Wounded Bear

Shot for Eating Chicken

I was told that there was a bear that was getting into chicken coops in Ojai. “I’ll talk to that bear,” I told somebody, but I never did. I was tired. I had two animals at home that were suffering and every free moment went to their care. Not long after, that bear was shot and wounded at an east end chicken coop.

The guilt weighs heavily on me. God gave me a gift to be able to converse with the animals, and for selfish reasons I didn’t use it. Some would say, “What could you do, Laura? Don’t be so hard on yourself.” But I know the influence of my work, and although each animal does have free will, knowledge is power.

Laura Stinchfield
Click to enlarge photo

Laura Stinchfield

I have heard all sorts of explanations around town of why it was okay to shoot the bear. “It could kill children.” “It is getting worse.” “We have done everything.” I agree bears should be leaving the chickens alone, but really—shooting her?

Today I ask the bear, “What is your side of the story?”

The bear says, “I was shot in the shoulder by man. I have known that they can do this harm but at the time it was not of my concern. The wound is deep and festers some. The shaded creek water soothes the pain and fever. I get along okay although my ridge- and tree-climbing has suffered.

I’m an older bear. I have lived many years in the wilderness foraging for food. This last cub is not right. He sticks by me longer than he should and has a hard time learning. He can’t find food for himself and it is difficult for me to keep feeding him. The chickens are an easy kill and they are tasty.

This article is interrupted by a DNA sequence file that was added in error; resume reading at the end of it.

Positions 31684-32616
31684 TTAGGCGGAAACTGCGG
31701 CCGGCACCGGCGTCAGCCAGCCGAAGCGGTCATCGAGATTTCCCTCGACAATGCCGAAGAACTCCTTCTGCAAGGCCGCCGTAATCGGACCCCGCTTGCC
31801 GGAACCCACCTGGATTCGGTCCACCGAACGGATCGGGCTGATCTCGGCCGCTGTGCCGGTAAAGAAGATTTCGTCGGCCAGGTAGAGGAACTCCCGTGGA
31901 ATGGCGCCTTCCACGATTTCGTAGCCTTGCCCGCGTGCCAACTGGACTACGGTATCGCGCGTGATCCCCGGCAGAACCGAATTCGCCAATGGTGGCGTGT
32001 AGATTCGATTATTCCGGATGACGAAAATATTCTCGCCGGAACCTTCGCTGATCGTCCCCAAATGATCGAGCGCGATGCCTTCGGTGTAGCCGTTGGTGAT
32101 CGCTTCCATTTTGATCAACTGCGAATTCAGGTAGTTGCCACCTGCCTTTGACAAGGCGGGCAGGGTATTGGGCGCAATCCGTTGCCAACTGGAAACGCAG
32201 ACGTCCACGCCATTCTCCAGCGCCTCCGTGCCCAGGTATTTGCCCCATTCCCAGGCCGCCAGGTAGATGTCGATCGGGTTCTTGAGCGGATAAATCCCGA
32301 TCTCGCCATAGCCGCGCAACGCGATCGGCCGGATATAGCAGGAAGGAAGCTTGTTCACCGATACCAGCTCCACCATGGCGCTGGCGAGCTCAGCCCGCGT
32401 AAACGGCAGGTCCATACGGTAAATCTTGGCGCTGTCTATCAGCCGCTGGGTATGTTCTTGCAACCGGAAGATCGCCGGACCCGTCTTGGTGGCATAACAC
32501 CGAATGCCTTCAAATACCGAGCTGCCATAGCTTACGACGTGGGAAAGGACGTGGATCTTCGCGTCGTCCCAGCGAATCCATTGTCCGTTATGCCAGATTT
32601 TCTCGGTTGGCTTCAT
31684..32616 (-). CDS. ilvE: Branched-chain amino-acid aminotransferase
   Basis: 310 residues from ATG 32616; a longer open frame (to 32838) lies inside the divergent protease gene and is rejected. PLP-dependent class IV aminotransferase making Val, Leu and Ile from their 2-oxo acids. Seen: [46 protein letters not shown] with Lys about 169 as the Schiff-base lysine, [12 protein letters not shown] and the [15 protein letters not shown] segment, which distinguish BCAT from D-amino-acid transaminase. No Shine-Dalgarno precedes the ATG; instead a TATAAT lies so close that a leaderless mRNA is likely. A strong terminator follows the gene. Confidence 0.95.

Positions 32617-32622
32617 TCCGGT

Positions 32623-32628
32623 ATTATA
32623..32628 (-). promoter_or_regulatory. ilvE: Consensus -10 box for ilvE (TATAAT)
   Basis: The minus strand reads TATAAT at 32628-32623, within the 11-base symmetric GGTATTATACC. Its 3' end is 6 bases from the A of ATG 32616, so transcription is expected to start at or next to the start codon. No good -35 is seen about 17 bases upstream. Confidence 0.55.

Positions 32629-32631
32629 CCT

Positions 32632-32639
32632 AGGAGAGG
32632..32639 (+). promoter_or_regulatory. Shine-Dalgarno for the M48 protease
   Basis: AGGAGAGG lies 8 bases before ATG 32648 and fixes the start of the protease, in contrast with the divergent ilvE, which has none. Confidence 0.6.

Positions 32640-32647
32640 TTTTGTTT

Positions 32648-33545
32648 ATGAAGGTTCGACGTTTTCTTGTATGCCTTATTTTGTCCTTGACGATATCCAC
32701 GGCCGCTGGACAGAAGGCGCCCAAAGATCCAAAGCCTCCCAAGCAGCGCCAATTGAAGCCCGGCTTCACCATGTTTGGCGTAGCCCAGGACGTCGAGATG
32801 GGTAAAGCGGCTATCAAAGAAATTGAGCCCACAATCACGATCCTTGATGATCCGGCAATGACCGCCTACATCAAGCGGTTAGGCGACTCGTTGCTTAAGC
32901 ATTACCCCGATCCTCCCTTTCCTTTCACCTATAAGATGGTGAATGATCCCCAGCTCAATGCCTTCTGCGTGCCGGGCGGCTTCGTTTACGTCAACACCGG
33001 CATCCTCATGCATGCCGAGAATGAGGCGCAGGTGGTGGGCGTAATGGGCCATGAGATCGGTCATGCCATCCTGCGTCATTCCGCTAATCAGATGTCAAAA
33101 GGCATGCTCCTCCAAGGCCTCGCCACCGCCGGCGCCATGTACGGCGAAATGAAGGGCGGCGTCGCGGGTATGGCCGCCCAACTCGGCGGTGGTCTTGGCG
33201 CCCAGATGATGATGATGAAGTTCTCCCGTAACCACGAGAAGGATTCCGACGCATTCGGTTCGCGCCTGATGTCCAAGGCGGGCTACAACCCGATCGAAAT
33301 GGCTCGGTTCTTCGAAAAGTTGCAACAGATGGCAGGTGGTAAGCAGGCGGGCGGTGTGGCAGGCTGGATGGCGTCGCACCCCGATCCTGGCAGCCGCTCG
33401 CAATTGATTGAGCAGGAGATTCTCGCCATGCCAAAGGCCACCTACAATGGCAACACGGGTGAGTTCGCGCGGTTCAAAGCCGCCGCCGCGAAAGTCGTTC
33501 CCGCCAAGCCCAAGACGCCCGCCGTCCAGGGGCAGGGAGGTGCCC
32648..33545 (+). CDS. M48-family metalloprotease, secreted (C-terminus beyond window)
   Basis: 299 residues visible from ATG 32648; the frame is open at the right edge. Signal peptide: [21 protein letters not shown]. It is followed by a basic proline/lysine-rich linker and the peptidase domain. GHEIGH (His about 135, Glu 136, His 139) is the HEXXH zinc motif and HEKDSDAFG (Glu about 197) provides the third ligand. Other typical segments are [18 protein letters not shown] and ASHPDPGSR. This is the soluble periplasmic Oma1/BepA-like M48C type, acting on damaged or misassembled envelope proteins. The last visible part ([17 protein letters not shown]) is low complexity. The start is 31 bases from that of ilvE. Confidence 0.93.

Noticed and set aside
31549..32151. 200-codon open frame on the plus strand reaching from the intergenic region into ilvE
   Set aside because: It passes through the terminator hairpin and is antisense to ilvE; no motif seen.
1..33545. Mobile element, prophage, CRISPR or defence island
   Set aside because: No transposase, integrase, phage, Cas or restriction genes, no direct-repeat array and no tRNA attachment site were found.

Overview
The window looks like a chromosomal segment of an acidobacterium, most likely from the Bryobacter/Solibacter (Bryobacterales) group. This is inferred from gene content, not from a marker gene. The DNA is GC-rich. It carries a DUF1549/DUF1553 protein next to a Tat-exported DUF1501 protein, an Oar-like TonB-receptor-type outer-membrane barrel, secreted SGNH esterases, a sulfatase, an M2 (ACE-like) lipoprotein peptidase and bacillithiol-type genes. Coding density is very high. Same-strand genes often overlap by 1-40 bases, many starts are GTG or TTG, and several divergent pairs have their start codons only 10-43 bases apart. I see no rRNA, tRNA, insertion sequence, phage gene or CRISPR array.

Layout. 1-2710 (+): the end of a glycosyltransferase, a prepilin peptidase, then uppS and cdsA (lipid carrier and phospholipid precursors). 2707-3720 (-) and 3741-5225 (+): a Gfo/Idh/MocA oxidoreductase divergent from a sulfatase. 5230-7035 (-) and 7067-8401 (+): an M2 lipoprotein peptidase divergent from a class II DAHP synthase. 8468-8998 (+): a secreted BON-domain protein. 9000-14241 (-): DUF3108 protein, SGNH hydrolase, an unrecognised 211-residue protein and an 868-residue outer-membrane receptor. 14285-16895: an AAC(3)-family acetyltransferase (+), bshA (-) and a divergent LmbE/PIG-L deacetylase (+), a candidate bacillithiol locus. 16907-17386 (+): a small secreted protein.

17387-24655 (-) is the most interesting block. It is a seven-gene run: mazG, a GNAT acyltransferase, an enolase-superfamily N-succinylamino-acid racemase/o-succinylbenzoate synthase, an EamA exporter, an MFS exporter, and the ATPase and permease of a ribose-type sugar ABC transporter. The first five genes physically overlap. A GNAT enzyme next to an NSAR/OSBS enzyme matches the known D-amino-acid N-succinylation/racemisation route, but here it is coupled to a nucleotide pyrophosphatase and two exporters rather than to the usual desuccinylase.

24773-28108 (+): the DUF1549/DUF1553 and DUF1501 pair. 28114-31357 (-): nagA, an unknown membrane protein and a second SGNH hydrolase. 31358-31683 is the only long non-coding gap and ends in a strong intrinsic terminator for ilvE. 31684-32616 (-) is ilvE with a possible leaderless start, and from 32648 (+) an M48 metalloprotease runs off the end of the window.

I hear now in the echoes of my mind that they are man’s territory. Why are the coops far away from their homes at the edges of our terrain? It makes no sense. If the chickens are theirs, the humans shouldn’t lure and bait us and then punish us for going after their treats. Humans are very dangerous. They do not work by the laws of nature. If they did there would be no cruelty. In the wild, bears and other wildlife mark their territory with scratches and scents. There are no such markings on these coops and garbage cans.

A bear would never eat a mountain lion’s stash even if it were starved. There are laws of nature and humans are foreign to our rhythms.

What do people do with their old ones and young ones that are not capable of feeding themselves? Who takes care of them? Humans must also grow old, so that their bones and joints ache and they are not are as fast. Chicken coops on boundaries of our pathways are open invitations for an easy meal. If they want to mark them as their territory, they should pee all around it and they should roll their bodies in dirt around the coops to claim them. Then the wildlife would understand.

I will try to spread the word that humans are similar to coyotes with a virus. They make no sense and attack without warning. What these humans apparently do not know is that I marked those coops with my scent for many days before we ate the chickens. Humans did not mark over my scent.

I want to tell that man that shot me and the others that would have done the same, ‘Is your life easy? You must be men with great pain inside, men that are confused.’ They may live in nature but they are not men of nature. Because I know from experience that men of the wilderness would devise a clever plan, using their minds instead of their confusion and anger to solve a natural problem. I say to the people of the valley, ‘Your inner lives are in great danger. You are far from the truth.’”

event calendar sponsored by: